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Weak social ties at workplace increase risk of burn-out
07 April 2009
Long-term leaves of absence tied to stress-related diagnoses are often preceded by a long period without any secure and comforting social relations. This is shown in a recently published study in public health science at Karlstad University in Sweden.
“Sickness leaves are a multifaceted problem with consequences for the individual, the person’s closest friends and relations, the employer, and society,” says Ulla-Britt Eriksson, who authored the doctoral dissertation in public health science. “Enhanced knowledge of what conditions affect the process leading to long-term sickness leave provides a valuable platform for both preventive and rehabilitative measures.”
The dissertation described how long-term sickness leave due to burn-out and other mental diagnoses can be understood. What preceded the sickness leave is depicted as a process in which the individual is gradually emptied of feelings that sustain the life-giving force that provides joy and involvement and serves as a basis for mental well-being. This force is nourished by secure and comforting social relations with other people. Individuals on long-term sickness leave made it clear that these preconditions were lacking in their surroundings.
“The overall aim of the dissertation has been to describe and understand the processes that lead to long-term sickness leave from the point of view of the individual taking the leave,” says Ulla-Britt Eriksson. “The focus has been on sickness leaves tied to mental, stress-related diagnoses, with a special emphasis on so-called burn-out diagnoses.”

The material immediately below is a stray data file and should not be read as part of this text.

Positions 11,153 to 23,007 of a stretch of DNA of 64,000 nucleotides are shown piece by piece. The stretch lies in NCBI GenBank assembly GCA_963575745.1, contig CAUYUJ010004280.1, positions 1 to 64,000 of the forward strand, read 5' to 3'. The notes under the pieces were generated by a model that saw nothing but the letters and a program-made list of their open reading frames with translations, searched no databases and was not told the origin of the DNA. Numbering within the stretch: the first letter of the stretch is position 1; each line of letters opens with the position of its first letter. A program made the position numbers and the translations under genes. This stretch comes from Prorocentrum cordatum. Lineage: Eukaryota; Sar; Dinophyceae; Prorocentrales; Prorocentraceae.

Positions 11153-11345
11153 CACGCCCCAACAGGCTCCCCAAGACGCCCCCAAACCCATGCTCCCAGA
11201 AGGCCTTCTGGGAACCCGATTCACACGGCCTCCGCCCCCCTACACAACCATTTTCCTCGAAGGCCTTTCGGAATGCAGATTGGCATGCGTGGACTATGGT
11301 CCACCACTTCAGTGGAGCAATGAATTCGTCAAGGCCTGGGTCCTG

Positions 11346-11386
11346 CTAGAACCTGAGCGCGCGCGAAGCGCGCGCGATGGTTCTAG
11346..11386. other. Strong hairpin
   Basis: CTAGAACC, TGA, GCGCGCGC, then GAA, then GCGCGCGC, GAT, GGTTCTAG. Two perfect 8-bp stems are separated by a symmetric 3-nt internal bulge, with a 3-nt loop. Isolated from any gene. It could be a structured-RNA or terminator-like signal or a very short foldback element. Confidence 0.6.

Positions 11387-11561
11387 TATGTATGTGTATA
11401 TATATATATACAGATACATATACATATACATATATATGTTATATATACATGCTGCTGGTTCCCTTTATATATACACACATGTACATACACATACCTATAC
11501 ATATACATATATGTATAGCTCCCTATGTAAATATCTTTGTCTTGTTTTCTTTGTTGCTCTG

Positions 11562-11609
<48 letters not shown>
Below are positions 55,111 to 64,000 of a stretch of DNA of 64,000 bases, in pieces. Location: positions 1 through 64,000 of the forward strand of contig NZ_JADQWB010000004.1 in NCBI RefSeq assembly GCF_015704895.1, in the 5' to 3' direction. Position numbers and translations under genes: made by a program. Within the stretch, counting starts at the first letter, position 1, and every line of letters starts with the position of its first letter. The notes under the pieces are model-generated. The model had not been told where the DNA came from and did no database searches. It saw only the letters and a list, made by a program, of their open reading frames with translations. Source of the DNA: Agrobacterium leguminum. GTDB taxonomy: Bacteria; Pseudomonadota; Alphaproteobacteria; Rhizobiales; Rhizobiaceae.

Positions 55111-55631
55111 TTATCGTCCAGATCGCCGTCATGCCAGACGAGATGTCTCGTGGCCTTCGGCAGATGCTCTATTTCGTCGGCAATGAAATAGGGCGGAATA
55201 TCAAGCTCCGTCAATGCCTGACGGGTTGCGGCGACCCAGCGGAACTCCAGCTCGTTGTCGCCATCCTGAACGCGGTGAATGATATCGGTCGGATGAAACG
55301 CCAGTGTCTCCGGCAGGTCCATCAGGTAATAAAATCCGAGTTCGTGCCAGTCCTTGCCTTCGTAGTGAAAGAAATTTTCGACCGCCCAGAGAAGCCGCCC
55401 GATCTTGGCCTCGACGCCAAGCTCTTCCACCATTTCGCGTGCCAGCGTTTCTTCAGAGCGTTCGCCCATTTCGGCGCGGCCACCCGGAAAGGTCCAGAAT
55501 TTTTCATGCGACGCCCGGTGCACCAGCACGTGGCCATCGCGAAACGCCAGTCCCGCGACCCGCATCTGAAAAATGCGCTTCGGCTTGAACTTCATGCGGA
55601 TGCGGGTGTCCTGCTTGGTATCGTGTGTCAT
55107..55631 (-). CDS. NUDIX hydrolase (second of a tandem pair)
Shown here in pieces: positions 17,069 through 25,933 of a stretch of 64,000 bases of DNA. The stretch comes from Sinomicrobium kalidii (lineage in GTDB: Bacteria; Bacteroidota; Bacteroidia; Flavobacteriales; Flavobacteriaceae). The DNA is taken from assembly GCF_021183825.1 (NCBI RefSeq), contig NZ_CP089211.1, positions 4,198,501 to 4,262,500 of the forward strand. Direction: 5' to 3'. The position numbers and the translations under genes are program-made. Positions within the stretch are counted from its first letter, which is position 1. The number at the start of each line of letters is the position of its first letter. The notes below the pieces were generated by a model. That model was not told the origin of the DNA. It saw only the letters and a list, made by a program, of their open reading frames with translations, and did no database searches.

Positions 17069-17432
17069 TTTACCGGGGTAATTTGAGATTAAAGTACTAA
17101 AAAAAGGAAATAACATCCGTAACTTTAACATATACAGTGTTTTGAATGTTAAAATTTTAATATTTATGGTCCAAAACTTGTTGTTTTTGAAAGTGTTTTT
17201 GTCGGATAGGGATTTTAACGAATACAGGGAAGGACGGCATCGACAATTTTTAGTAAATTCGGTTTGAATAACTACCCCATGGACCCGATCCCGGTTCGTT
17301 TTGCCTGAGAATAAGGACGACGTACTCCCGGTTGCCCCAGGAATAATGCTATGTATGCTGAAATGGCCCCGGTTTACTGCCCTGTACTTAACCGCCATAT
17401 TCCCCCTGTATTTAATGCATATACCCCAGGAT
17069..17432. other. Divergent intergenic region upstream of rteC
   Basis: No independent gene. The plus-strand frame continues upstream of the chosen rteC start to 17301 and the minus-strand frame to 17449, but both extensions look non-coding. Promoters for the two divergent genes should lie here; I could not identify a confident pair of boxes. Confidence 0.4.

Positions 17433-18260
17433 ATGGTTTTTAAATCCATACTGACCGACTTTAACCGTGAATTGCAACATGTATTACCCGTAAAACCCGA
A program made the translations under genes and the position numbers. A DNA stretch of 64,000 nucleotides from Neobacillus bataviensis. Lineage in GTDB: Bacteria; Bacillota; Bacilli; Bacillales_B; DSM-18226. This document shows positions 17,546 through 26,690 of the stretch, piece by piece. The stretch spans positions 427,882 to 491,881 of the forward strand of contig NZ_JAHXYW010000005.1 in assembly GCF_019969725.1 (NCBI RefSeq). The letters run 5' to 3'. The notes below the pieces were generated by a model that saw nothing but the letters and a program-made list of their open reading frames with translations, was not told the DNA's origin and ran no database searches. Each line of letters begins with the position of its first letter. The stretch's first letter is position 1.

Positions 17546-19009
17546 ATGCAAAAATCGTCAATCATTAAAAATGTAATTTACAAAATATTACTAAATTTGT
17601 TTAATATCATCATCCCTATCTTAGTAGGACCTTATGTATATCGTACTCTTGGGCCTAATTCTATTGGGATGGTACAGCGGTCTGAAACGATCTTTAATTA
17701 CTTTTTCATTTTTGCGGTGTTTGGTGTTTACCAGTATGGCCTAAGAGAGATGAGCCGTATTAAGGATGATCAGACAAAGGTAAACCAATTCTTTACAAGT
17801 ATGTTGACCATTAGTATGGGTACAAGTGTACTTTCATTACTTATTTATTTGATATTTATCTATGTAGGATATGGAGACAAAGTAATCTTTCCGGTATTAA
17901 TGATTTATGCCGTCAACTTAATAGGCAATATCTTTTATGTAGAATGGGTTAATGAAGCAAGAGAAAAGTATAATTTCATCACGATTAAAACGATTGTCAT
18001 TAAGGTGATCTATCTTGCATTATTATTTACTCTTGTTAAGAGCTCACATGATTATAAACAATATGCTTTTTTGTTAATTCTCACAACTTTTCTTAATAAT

The background to the changes that took place at these individuals’ workplaces included the major transformations that marked the Swedish job market in the 1990s. They affected not only the psychosocial working environment but also rehabilitation efforts to get people back to work, not least for unemployed people on sickness leave.
Job market changes and explicit political objectives affected rehabilitation efforts in such a way as to lower the priority of unemployed individuals on sickness leave who were difficult to place in the job market. A job-market problem was turned into a medical problem.